I moved to HHS in 1990. By 2001, HHS switched to digital photography and my workflow went from taking hours to develop film, make contact sheets, select photos and make 500 prints for the press office to mail out to a matter of minutes now.
One of my most poignant memories was the morning of September 11, 2001. Then-Secretary Tommy Thompson called me to his office, which was used as a command center for the emergency. A month later, the nation faced the Anthrax attacks, and HHS was on the frontlines of the government’s response to the first bioterrorist attack on the U.S. in the 21st century. Shooting in those situations, I could feel history was being made.
You learn to get the shot and make it count. At this point, I have more of a sense of history. I was there when something important happened and I had to record it properly.
I married my high school sweetheart, and through her, I learned we both had World War II history in common. Both of our fathers were documented, original Tuskegee Airmen, the first black unit of combat aviators in the U.S. Armed Forces. Growing up, I knew only that my father was an aviation cadet, but I didn’t know about his historic role until about eight years ago. I always was proud of my dad, but now I’ve tried to learn as much as I can about the Tuskegee Airmen. On May 8, 2015, the 70th anniversary of V-E Day, it was a thrill to see vintage war-planes flying over Washington, D.C., and to photograph them from the rooftop of the Humphrey Building.
I’m often asked how many images I’ve taken. Well, I have 2.5 terabytes of images stored, representing the last four years. This amounts to about 28,500 images per year and possibly as many as 770,000 images over my 27 years here.
Grip and grins, sitting in meetings, standing at the podium – there’s a place for them, too, but the in-the-moment, behind the scenes shots – those are the photos that make public service come to life.
I’m Chris Smith, I’m a photographer, and I am HHS.
Chris is one of more than 79,000 people who make HHS run every day. You can share his story and see others on Twitter and Facebook using #IAmHHS.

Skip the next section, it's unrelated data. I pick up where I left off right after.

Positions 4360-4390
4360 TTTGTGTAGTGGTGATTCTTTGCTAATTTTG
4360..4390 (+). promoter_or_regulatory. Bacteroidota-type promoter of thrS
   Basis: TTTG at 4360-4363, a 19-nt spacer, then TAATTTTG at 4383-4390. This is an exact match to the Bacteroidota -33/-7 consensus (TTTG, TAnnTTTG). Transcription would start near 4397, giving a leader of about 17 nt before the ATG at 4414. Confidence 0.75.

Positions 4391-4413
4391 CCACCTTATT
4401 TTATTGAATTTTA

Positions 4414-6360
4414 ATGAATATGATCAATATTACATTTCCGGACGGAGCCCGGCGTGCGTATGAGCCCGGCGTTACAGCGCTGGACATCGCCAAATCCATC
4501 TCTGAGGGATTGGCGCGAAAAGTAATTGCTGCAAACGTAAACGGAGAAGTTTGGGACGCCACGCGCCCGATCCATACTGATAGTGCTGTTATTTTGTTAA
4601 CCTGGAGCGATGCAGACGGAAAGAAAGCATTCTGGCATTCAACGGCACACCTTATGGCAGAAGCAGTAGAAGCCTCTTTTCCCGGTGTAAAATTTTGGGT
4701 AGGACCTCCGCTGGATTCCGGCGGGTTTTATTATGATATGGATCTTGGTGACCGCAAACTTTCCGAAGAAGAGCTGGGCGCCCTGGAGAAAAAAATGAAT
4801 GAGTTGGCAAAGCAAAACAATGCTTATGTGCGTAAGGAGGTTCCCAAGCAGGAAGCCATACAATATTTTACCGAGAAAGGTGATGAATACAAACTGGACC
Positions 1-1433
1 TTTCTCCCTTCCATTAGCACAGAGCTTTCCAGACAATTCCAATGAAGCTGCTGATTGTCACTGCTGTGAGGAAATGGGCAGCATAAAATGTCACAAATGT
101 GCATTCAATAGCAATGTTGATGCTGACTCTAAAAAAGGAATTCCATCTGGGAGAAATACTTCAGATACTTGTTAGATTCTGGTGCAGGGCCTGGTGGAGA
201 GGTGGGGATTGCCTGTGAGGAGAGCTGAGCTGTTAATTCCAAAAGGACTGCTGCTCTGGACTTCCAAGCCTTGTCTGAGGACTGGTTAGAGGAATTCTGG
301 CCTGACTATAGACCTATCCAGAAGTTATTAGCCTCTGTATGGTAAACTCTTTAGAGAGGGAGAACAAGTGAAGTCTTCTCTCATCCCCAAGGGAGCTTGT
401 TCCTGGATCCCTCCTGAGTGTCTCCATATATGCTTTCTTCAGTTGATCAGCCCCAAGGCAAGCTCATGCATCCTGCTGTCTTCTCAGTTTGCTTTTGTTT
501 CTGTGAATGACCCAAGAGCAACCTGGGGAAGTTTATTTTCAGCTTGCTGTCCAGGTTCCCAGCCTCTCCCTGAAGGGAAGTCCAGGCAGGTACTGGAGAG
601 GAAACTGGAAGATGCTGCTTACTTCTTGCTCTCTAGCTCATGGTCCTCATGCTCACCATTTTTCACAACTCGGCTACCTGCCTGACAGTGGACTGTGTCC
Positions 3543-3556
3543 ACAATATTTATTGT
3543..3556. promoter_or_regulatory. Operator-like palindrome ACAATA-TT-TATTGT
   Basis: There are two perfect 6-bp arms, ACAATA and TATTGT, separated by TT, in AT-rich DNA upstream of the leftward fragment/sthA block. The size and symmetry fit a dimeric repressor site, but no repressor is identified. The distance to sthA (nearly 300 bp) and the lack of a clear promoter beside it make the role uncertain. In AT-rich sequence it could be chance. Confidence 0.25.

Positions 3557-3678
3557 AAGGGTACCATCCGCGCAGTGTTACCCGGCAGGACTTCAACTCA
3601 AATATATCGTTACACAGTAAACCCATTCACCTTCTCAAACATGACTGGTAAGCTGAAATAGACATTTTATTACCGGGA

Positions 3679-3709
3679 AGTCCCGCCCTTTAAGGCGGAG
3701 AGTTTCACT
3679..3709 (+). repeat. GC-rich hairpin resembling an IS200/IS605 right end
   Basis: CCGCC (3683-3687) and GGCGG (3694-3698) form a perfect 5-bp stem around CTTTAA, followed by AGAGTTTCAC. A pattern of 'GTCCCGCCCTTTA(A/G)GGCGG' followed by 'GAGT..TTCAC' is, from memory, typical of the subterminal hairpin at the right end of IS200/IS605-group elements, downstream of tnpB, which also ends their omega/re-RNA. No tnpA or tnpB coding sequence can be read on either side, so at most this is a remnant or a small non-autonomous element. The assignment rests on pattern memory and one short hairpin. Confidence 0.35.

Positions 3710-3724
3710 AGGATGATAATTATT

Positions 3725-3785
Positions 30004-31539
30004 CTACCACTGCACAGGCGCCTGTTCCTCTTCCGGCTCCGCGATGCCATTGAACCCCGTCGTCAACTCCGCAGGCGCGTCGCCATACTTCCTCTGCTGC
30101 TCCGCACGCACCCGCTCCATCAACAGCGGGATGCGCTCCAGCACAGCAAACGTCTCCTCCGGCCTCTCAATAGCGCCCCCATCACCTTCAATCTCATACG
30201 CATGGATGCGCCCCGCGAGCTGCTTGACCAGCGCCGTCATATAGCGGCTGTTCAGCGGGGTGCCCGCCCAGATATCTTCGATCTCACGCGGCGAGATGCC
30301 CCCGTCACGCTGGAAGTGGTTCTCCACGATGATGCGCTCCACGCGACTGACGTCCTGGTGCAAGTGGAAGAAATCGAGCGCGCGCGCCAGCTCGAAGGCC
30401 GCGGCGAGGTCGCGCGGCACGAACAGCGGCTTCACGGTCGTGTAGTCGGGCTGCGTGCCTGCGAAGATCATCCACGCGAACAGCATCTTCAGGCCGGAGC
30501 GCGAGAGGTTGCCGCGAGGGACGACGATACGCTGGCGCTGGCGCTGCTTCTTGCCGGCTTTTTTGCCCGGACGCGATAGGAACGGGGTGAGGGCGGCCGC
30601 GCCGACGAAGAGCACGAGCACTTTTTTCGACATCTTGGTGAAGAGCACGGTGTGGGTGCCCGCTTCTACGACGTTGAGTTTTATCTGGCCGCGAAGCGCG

They ranged in age from 15 to 61—four African-Americans, all with stories to tell about their struggles with sickle cell disease, all with stories about a common experience that helped them through those struggles: participating in clinical trials.
The panelists, who had joined trials funded by NIH, spoke to a standing-room-only session at the Annual Sickle Cell Disease Clinical Research Meeting, hosted in August by NIH’s National Heart, Lung, Blood Institute, Division of Blood Diseases and Resources.
More than 100,000 people in the United States and millions more worldwide have sickle cell disease, an inherited, often life-threatening blood disorder that mainly affects African-Americans, Hispanics and Asians. Yet fewer than 10 percent of U.S. clinical trial participants come from these populations. Indeed, Hispanics—17 percent of the U.S. population and the second group most affected by sickle cell—make up just 1 percent of trial participants.
Marlene Peters-Lawrence, BSN, RN, RRT, the organizer of the Promoting Diversity in Clinical Trials and Recruitment in Sickle Cell Disease session, said this dearth of participation stymies medical progress more than people realize.
“The studies are delayed and our ability to test hypotheses is severely limited,” she said. But the research community, she added, must play a key role in finding ways to increase participation.
NIH funds clinical trials in institutions throughout the country, but poverty, geographic proximity, lack of knowledge about and trust in research, as well as language barriers can all challenge diversity in recruitment for studies.
At the meeting, Ann Farrell, M.D., director of the FDA Division of Hematology Products, discussed the agency’s work with the research community to develop methods to refine its approach to the conduct of trials to provide the best analysis of treatment for diverse populations.
But the trial participants at the session had suggestions of their own.
First, get creative with recruitment, they said. Shirley Miller, 61, the spokesperson for the FDA’s Year of Diversity in Clinical Trials Campaign, called for using current study participants to recruit others. “They are going to believe them better than someone who doesn’t experience the pain,” she said.
Second, build trust by talking about the research in detail. “When I consider participating in a trial, I want you [the researchers] to be transparent about successes and failures, so the patient knows what to expect,” said Jennifer Nsenkyire, 44, who in 2009 received an experimental bone marrow transplant that transformed her life.
“Explain how I can stop my participation in the middle of the study, and what happens if I have a bad reaction to the treatment tested,” she said at the conference. “Can I receive lifetime care for that or would I be on my own? I want to understand the benefits to me and to future generations, and the risks involved.”